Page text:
By ELIZABETH BINNING
Ewan Wilson, the man who founded the ill-fated Kiwi Airlines, could be forced to resign from his position on a prominent Hamilton trust following revelations that he was not legally entitled to stand for election.
Following the collapse of Kiwi Airlines in 1996 Mr Wilson was convicted of fraud and sentenced to three months' periodic detention.
A separate Companies Office investigation resulted in his being banned from managing or directing any company for five years.
That order has now expired, but it was still in place when Mr Wilson, also a Hamilton City councillor and Waikato District Health Board member, won a seat in the WEL Energy Trust elections last June.
WEL Energy Trust chairman Garry Mallet said Mr Wilson had signed a form before the election saying that to the best of his knowledge he met the eligibility criteria, which included not having any prohibition orders.
Mr Mallett said it was only last week during an informal meeting that the trustees became aware of the fact that Mr Wilson should never have been able to run in the election.
The trustees, who are responsible for distributing millions of dollars to community groups each year on behalf of power lines company WEL Networks, were reviewing their election processes when they came across the section about prohibition orders in the eligibility criteria.
"Ewan, to his credit, said, 'Oh, I think I might be caught by that', but he wasn't sure so he went home that night and got his documentation."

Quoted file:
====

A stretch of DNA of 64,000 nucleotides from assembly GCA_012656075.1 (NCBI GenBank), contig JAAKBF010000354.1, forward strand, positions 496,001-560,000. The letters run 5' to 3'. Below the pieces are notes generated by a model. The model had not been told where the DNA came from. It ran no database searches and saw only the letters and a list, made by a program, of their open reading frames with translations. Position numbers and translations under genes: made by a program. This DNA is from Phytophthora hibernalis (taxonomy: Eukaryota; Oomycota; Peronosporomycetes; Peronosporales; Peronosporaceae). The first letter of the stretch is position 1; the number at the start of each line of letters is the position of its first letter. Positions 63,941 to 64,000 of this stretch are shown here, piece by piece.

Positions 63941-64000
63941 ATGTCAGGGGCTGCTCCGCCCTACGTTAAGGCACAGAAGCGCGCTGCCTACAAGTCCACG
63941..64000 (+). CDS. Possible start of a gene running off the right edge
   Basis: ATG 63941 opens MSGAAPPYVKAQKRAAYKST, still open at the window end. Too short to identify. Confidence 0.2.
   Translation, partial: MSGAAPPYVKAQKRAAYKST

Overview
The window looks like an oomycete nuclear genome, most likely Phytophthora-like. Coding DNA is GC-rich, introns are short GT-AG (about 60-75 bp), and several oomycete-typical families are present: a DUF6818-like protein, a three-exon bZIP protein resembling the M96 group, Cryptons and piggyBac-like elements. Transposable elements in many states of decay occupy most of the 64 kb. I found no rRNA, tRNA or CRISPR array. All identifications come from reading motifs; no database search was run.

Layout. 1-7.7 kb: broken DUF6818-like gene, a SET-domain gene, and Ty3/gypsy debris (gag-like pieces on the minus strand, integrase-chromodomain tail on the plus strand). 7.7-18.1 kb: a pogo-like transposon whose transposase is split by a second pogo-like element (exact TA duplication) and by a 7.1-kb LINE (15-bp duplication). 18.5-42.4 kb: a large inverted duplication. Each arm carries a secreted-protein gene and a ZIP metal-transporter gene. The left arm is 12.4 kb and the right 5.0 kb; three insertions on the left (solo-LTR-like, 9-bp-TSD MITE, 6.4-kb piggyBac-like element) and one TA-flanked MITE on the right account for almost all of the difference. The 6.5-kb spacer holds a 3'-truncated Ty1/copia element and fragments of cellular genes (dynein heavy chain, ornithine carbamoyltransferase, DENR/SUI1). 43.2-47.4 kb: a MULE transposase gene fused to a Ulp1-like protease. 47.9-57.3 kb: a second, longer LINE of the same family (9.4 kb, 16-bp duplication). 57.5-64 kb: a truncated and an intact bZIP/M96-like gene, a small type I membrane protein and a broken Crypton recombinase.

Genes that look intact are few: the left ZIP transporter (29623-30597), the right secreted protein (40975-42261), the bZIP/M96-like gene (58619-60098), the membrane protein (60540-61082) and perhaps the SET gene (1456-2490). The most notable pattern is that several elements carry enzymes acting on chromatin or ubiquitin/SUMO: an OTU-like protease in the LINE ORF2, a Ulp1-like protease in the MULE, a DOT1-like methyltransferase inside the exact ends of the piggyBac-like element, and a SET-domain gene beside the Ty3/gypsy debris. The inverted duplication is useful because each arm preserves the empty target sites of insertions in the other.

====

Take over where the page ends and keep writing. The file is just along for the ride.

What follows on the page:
Mr Mallett said that after Mr Wilson reviewed the documents, he realised he had breached the election rules and wrote to the trustees the next day telling them.
Mr Wilson told the Herald he thought he had met the criteria when he signed the forms last year, but had not read them thoroughly enough.
He also relied on earlier legal advice, which cleared him to run in the city council and health board elections.
"My mistake was in thinking that the trust would have the same criteria."
Mr Wilson said none of the trustees had picked up on the mistake either. He said he would resign if necessary.
Mr Mallett said the trust was seeking legal advice on how to deal with the unusual situation.
Mr Wilson receives about $30,000 a year for being a trustee but Mr Mallett said it was too early to say whether the money would have to be repaid.
Mr Wilson, who has just launched his campaign for the Hamilton mayoralty, said he did not think this matter would affect his political support.
By ELIZABETH BINNING